Philadelphia: City of Homes is an affectionate homage to Philadelphia by architect David Traub, which reveals his deep and intimate knowledge of the city’s streets and buildings. We learn more about the types of homes found across Philadelphia’s many neighborhoods—including the ubiquitous rowhouse and townhouse; twin homes; courtyard and walkway homes; detached houses; mansions and carriage houses; “unusual” or somehow distinctive houses; modern houses, and the recently emerging style that Traub calls the New Vernacular.

This book offers full-color photographs and descriptions of Philadelphia homes, dating from the seventeenth through the twenty-first centuries. They range from modest rowhouses to distinctive mansions, and from the historically significant to the eccentrically expressive. We see homes located in every section and nearly every neighborhood in Philadelphia, from the working-class to the affluent.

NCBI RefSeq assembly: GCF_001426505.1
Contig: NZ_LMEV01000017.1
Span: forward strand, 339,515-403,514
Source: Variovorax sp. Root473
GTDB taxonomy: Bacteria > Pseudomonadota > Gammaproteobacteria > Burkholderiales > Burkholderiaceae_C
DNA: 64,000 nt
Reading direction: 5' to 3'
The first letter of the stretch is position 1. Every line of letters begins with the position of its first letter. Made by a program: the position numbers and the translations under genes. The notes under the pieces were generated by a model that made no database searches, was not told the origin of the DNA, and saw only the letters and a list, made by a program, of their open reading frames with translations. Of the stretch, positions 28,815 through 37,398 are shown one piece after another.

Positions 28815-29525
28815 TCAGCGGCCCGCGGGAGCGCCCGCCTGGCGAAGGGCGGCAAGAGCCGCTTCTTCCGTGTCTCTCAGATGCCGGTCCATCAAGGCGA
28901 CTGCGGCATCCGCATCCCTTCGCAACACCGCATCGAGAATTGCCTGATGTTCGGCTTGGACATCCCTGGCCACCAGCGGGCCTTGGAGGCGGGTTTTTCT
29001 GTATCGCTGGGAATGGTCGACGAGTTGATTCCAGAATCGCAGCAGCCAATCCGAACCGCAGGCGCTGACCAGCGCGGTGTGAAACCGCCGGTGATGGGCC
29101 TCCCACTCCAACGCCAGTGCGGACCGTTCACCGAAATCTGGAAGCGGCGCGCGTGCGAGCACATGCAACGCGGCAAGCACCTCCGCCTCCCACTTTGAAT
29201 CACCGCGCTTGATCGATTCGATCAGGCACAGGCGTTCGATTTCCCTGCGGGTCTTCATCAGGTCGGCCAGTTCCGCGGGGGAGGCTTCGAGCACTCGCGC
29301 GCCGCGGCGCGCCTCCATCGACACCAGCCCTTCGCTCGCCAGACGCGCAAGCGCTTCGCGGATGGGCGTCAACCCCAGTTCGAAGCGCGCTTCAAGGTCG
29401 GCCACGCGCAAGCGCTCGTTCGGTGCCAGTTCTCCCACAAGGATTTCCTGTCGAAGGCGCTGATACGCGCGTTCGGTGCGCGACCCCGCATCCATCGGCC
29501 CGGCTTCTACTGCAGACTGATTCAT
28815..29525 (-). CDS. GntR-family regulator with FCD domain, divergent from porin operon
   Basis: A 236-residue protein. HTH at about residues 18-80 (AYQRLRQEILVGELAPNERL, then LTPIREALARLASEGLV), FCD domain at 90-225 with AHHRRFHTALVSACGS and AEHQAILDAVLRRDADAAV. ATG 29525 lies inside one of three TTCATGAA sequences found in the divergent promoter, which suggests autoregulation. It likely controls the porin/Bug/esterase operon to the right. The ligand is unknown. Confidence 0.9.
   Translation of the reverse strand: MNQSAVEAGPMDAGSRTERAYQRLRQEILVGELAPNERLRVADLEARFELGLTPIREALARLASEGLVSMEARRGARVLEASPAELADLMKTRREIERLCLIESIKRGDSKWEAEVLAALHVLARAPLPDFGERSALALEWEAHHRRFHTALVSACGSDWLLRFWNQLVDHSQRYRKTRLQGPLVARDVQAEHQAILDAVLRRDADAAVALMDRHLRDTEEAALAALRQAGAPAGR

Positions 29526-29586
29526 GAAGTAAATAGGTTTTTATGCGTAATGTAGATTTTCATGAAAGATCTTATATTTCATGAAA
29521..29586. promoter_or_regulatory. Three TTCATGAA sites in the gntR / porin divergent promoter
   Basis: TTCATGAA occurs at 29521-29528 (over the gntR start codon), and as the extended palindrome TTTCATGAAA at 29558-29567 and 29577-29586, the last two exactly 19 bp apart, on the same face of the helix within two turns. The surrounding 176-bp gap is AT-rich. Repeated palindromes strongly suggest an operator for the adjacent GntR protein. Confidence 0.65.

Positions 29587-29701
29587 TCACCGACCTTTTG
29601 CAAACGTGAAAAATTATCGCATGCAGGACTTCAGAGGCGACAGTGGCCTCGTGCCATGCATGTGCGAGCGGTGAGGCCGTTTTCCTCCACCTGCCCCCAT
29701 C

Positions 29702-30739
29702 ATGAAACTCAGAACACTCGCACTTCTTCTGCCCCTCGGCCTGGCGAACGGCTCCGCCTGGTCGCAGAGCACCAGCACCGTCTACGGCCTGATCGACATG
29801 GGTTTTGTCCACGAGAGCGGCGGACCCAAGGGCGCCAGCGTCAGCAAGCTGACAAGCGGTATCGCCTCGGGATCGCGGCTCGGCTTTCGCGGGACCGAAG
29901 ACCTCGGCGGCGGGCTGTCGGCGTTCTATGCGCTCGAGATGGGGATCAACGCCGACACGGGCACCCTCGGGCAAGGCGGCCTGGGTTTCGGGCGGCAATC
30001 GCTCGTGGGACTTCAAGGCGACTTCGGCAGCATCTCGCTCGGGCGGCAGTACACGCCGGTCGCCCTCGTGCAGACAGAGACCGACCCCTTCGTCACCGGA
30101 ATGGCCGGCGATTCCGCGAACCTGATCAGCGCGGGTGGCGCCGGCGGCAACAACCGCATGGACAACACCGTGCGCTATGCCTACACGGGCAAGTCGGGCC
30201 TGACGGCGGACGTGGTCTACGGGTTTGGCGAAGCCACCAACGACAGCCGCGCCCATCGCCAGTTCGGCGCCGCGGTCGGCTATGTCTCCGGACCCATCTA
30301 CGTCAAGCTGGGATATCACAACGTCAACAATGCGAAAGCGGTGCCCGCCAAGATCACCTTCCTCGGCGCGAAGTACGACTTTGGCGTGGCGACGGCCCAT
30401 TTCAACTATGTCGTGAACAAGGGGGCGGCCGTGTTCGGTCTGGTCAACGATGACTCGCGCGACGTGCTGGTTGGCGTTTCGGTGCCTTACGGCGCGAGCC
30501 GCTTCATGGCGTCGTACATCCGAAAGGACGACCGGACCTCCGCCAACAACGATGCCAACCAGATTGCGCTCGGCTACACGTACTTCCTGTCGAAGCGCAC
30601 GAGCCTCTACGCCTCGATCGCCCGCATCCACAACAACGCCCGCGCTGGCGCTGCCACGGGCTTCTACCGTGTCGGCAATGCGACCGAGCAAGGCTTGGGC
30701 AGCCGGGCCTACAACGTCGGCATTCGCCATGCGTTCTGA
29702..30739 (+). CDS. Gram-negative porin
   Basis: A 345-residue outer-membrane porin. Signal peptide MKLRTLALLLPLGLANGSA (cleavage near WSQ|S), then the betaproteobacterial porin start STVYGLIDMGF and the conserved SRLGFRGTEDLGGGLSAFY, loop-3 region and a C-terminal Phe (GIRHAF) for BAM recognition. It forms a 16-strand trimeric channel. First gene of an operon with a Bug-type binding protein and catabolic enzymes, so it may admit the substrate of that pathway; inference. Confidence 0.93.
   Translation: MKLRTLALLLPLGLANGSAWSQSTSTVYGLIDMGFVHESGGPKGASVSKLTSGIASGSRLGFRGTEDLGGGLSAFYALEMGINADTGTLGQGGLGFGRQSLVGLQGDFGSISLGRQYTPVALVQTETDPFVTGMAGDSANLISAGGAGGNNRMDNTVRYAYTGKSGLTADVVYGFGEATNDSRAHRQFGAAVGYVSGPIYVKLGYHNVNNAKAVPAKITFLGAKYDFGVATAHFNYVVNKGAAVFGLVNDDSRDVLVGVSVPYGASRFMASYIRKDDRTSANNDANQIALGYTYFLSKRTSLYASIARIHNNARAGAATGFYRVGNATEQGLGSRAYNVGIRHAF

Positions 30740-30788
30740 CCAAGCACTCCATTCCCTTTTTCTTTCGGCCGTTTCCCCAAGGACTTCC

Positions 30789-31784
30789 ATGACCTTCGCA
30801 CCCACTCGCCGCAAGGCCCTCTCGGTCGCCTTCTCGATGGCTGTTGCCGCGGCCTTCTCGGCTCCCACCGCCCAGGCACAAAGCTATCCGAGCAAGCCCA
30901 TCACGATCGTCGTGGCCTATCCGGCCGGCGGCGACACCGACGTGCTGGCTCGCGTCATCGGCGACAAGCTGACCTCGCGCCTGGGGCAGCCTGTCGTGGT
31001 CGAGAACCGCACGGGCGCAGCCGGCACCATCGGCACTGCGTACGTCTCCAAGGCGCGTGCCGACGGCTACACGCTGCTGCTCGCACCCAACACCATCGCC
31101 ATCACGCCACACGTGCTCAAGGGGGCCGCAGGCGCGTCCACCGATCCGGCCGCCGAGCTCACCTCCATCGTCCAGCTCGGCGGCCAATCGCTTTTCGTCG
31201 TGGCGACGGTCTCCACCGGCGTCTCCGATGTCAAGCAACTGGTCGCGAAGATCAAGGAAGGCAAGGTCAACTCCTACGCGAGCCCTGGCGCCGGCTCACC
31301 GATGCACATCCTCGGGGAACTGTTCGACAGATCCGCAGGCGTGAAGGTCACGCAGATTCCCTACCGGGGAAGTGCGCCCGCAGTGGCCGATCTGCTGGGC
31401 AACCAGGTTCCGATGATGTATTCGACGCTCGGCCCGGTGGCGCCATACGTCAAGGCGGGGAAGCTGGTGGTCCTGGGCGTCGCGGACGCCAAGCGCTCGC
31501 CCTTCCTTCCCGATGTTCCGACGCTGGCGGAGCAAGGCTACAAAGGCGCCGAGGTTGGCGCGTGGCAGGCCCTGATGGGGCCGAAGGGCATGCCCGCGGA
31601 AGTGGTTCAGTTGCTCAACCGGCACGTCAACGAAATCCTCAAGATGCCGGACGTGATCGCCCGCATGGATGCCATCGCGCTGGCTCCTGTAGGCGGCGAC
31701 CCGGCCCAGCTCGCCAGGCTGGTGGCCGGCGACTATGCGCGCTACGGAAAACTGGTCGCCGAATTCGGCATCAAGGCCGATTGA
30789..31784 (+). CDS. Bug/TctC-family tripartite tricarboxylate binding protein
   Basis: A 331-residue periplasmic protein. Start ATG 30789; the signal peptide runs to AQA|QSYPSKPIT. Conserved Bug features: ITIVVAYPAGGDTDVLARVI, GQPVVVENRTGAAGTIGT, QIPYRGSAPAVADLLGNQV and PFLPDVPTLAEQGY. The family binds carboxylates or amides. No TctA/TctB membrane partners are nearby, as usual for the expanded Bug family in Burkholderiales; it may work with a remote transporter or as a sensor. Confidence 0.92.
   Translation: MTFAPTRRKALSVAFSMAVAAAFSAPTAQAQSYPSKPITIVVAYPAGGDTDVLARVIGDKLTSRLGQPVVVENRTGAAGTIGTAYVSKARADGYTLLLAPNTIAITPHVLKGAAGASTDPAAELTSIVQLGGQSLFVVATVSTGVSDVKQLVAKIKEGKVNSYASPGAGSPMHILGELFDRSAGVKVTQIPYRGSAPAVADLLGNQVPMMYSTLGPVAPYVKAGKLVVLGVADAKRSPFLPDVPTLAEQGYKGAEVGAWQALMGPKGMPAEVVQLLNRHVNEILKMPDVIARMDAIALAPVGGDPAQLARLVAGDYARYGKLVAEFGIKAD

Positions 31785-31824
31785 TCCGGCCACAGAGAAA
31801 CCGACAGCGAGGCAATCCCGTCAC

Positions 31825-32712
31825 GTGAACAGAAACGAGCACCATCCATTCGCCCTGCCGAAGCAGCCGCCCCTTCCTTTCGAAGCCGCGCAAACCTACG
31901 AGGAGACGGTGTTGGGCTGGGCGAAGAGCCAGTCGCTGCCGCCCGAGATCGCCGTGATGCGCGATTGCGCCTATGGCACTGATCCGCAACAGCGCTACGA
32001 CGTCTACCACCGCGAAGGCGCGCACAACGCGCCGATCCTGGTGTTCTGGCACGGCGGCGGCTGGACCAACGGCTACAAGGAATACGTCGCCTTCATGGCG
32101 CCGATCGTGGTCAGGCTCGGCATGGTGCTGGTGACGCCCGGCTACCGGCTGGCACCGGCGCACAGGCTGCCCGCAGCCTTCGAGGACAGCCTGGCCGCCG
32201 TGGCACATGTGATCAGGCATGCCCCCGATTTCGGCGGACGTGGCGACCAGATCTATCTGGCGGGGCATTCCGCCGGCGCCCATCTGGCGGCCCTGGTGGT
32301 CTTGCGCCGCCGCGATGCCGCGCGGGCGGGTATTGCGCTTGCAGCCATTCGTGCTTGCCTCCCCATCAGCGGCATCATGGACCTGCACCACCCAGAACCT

In Traub’s descriptions, these homes become portals to greater understanding: of the history of the neighborhood where they appear; of the range of architectural styles that characterize the city’s homes; and of the aesthetic effect of each building’s massing of visual elements, inflected by an open-ended curiosity about those who designed, built, or lived in these buildings—all combining to bring them to life on the page.

128 pages. Hardcover.

About the Author

Born in Louisville, Kentucky in 1941, David S. Traub, Jr. is a Philadelphia-based playwright, author, and architect. He is the author of the plays "Woodford Place", "Train to Essex Junction", and "Lincoln in Louisville", inspired by a 1841 visit from the president to Traub's childhood home on the Farmington plantation.